Why You Should Never, Ever Pay Per Word or Per Hour For Content
Here we go – one of my personal ‘pet peeves’.
Those of you who’ve personally spoken with me have full permission to sit this blog post out, as you’ve likely heard it all before.
But, for those of you who haven’t yet heard my views on this, or are just looking for the best way to hire a freelance writer, gather round. It’s time we talked.
So You’re Looking to Hire a Freelance Content Writer.
Firstly, congratulations. Getting to the stage where you’re looking to hire a freelance content writer means either –
- You don’t have the time to write
- You don’t want to write
- You know someone else can write it better
I applaud all of these reasons – so good for you!
However, when it comes to the nuts and bolts of rates when you hire a freelance content writer, there are several things you really need to know.
And, luckily for you, I have some very. Strong. Feelings about this very subject!
‘No No’ #1: Paying Per Hour
Personally, I’ve never really understood the ‘paying per hour for content writing’ phenomenon.
It just doesn’t really make sense: if you’ve ever hired (or at least, made the decision to hire a freelance content writer) via Upwork, you know that most of the freelancers on there prefer to be paid per hour. You get the chance to sit and watch their work diaries fill up with the number of keystrokes they’ve made per minute, and can even see screenshots of the work they’ve done in the hour you’re paying them for.
Unfortunately, when it comes to content writing, the ‘per hour’ model just doesn’t really work.
This is for two main reasons:
- Some freelance content writers work faster than others
- The content writing process contains many moving parts – how long will it take your content writer to do the necessary research? How fast can they type? How long will it take them to edit their work?
I’ve learned this the hard way, you see: back in the old days, before All This Content was even a ‘thing’, I decided to put one of my per-hour freelance content writers to the test. He was a legacy hire, and one that I’d reluctantly taken over from a former colleague.
He worked per hour, and for every hour that he worked, I swear I had to match it in personally editing his work. He’d type, type, type (I assume) and then self-report his weekly hours, for which the company would gratuitously overspend and receive nothing of substance in return.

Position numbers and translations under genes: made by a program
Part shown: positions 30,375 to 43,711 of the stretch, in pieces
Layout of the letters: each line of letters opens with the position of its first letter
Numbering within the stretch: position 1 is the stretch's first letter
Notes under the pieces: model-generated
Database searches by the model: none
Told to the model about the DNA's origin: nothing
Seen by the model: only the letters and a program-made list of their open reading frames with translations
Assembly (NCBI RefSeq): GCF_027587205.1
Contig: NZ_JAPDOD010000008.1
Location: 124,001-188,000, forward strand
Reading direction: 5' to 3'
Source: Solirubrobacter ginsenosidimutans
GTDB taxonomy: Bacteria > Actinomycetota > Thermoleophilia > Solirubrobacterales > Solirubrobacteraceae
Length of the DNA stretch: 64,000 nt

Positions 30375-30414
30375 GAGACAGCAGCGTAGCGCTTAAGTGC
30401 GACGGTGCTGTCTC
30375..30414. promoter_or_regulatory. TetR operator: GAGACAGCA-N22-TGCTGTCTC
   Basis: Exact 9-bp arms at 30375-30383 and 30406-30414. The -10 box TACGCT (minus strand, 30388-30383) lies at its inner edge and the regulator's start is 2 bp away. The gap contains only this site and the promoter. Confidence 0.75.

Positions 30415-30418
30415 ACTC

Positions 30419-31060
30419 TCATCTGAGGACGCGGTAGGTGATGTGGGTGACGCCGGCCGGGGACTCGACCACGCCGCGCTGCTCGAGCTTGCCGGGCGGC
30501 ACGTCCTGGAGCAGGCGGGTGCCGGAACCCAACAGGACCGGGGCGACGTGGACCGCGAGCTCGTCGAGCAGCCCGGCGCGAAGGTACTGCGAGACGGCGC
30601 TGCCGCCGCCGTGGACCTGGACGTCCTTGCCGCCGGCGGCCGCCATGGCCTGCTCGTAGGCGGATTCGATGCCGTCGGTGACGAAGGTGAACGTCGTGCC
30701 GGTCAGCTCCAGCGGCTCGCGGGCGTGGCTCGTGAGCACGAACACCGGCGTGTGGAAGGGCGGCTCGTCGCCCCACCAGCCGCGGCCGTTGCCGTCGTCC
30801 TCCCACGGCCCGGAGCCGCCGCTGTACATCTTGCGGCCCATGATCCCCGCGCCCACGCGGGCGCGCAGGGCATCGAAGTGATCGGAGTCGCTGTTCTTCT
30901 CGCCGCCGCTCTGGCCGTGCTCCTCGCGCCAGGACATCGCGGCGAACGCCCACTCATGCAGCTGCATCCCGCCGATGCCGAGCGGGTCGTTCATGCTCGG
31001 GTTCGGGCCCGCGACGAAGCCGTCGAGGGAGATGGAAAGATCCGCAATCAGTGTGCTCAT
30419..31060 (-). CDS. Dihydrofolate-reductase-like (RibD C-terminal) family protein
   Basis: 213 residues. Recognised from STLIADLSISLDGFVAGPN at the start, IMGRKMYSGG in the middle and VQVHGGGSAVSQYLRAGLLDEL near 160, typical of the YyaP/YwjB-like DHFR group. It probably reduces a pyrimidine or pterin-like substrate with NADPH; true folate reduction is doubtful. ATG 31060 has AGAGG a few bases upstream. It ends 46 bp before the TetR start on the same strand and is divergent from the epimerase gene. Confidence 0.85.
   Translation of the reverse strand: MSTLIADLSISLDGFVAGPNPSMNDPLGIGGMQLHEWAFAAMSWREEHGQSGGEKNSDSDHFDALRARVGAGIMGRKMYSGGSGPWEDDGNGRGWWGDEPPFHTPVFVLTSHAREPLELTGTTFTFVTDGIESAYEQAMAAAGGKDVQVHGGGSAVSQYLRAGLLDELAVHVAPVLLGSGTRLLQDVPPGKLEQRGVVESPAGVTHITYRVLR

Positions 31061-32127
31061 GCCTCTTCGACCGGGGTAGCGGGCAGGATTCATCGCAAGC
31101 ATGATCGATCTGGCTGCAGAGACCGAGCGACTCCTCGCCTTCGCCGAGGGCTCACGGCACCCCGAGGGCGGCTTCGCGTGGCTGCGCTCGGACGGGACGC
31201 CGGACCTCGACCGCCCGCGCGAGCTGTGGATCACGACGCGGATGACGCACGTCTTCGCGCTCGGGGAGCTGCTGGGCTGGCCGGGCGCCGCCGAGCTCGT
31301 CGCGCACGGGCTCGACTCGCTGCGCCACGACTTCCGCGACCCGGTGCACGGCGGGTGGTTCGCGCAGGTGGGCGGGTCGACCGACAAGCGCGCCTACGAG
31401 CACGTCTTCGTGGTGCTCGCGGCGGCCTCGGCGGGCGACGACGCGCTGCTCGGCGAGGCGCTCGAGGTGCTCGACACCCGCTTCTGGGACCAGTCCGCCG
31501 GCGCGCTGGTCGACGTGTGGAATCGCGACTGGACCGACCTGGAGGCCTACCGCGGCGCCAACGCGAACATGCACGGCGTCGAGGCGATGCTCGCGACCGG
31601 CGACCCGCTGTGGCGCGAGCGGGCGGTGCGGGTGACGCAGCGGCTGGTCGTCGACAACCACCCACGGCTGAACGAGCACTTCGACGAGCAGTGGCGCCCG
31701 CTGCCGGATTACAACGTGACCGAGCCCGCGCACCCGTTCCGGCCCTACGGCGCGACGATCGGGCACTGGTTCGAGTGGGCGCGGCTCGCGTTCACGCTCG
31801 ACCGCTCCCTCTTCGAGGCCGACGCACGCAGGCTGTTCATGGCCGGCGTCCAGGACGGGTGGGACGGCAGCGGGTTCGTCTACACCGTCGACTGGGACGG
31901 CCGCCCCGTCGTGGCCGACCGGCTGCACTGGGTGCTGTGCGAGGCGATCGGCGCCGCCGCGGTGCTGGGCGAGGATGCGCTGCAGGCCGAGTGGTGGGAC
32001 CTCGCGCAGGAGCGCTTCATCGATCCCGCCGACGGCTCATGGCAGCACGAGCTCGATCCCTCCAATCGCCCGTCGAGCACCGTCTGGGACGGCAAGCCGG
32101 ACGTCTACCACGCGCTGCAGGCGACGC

So, one day, I asked him to give me a breakdown of those hours of work we provided him with – we needed regular, in-depth 1000-word reviews of our brands. He told me that each task would take him the obscene time of 5 hours – 2 for research, 2 for writing, and 1 for editing.
(If you’re interested, I have a related rant about how writers and editors are two separate job roles and skill sets, but I’ll save that one for another time)
And so, dear reader, I took it on myself to see how long it would take me to produce the same work, which I’d then send to an impartial colleague in another team to judge (who would be presented with two writers to choose from, and not know that I’d produced one of the drafts).
To put a very long story short – the same work took me a grand total of 50 minutes – the last ten minutes of which I ended up being distracted, and had to start the editing process all over again.
Not surprisingly, my draft produced in 40-50 minutes was chosen to be better written, more informative and better edited.
And yet, the company continued to pay the writer for those 5 hours of god-knows-what, each and every time.
The fundamental issue I see here, is that how on earth does anyone in a creative profession know exactly how long research is going to take, unless they’ve done the exact same task before? What if the research takes a shorter amount of time (because it usually does)? What if it takes longer? What if there’s a definitive lack of research available online? How would they even know until they start?
I’ve since seen hundreds – and yes, I mean hundreds of potential writers who have wanted to work with us here at ATC, who’ve insisted on being paid per hour.
And I’ve told them each and every time that it’s my way, or the highway.
For someone like me who writes and reads at the speed of light, and for whom their entire existence is based around writing, paying per hour would be a fantastic career move.
It would just mean either –
- Attempting to gauge and estimate how long a task might take to write, then feeling either cheated, resentful or irritated if this is underestimated (hint: it’s always an underestimation)
- Openly lieing to everyone in the surrounding environs about the actual length of time a task takes, in order to maximize the day’s available work hours.
Please note – I’m not trying to accuse freelance content writers who enjoy being paid per hour to be liars – I’m sure that the majority of them are honest folk, just looking to get paid for the work they’ve done.